Short episodes of
vomiting and small amounts of diarrhea lasting less than 24 hours can usually be
cared for at home.
- Do not eat solid food
while nauseous or vomiting but drink plenty of fluids.
- Small, frequent
sips of clear liquids (those you can see through) are the best way to stay
- Avoid alcoholic,
caffeinated, or sugary drinks, if possible. Over-the-counter re-hydration
products made for children such as Pedialyte and Rehydralyte are expensive
but good to use if available.
- Sports drinks such
as Gatorade and Powerade are fine for adults if they are diluted with water
because at full strength they contain too much sugar, which can worsen
- After successfully
tolerating fluids, eating should begin slowly, when nausea and vomiting have
stopped. Plain foods that are easy on the stomach should be started in small
amounts. Consider eating rice, wheat, breads, potatoes, cereals (low-sugar
cereals), lean meats, and chicken (not fried) to start. Milk can be given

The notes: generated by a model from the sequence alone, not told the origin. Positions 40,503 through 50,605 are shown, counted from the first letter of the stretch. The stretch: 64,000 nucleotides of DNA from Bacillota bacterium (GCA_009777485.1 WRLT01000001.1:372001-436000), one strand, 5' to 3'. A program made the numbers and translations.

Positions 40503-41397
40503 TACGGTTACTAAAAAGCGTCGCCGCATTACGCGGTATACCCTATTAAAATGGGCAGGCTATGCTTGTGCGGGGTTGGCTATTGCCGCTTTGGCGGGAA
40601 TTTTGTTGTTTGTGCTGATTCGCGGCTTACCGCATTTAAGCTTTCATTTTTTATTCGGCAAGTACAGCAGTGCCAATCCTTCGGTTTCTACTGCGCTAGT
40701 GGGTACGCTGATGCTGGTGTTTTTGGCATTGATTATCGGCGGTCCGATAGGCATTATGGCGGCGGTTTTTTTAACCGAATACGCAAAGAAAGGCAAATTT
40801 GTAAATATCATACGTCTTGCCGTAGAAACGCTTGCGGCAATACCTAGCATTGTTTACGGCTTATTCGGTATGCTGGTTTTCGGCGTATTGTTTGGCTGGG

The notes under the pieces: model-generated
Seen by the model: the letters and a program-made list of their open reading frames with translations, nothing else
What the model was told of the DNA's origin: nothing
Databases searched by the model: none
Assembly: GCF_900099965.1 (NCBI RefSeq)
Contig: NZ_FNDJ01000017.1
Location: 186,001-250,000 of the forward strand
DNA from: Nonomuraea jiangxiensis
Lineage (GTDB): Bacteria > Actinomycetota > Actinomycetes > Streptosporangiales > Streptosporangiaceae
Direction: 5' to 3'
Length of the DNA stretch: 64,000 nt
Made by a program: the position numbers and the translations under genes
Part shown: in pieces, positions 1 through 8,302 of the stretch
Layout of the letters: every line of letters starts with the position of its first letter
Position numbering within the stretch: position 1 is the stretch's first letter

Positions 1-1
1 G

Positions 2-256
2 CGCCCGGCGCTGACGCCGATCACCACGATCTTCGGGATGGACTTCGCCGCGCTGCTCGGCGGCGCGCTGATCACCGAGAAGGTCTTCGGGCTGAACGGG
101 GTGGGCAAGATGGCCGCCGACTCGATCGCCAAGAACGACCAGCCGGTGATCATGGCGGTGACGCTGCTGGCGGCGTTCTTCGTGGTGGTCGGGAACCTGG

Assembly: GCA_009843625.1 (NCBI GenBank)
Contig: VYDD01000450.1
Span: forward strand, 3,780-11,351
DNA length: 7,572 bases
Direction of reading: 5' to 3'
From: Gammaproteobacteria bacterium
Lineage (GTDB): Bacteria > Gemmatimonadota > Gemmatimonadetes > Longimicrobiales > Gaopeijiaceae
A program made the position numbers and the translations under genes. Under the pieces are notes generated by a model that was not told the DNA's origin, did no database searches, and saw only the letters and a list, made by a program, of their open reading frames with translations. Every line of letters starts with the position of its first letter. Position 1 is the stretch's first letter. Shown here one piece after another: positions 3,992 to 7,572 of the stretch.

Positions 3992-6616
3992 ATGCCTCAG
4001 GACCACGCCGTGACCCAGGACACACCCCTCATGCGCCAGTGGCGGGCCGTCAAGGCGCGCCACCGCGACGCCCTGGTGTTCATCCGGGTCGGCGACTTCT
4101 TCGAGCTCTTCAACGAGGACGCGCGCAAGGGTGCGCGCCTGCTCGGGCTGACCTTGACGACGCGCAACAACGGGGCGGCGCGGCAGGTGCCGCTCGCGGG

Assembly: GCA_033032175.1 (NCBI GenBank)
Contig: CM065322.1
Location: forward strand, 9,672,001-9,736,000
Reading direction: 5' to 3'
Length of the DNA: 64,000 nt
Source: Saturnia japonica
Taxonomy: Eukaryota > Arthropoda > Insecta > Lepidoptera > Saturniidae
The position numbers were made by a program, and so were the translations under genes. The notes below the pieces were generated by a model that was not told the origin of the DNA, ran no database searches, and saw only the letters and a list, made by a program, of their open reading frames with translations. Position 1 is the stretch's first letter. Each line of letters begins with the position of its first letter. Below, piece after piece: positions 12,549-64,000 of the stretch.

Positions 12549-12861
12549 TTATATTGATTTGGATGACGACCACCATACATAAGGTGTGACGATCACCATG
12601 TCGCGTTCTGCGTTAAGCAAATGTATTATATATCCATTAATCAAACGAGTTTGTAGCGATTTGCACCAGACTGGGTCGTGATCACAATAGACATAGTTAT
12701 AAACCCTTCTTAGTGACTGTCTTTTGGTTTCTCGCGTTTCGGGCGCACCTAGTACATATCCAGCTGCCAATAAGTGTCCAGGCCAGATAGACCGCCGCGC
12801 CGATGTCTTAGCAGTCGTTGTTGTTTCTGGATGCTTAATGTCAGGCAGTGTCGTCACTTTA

safely, although some people may experience additional stomach upset due to
- Most food poisonings
do not require the use of over-the-counter medicines to stop diarrhea, but
they are generally safe if used as directed. It is not recommended that these
medications be given to children. If there is a question or concern, you
should always check with your doctor.
The main treatment for food poisoning is
putting fluids back in the body (the process of re-hydration) through an
intravenous line or by drinking. You may need to be admitted to the hospital.
This depends on the severity of the dehydration, your response to therapy, and
your ability to drink fluids without vomiting. Children, in particular, may
need close observation.
- Anti-vomiting and
diarrhea medications may be given.
- The doctor may also
treat any fever to make you more comfortable.
- Antibiotics are
rarely needed for food poisoning. In some cases, antibiotics would worsen the
condition. Only a few specific causes of food poisoning are improved by using
these medications. The length of illness with traveler's diarrhea (shigellae)
can be decreased with antibiotics, but this specific illness usually runs its
course and improves without treatment.
- With mushroom
poisoning or eating foods contaminated with pesticides, aggressive treatment
may include pumping the stomach (lavage) or giving medications as antidotes.
These poisonings are very serious and may require intensive care in the
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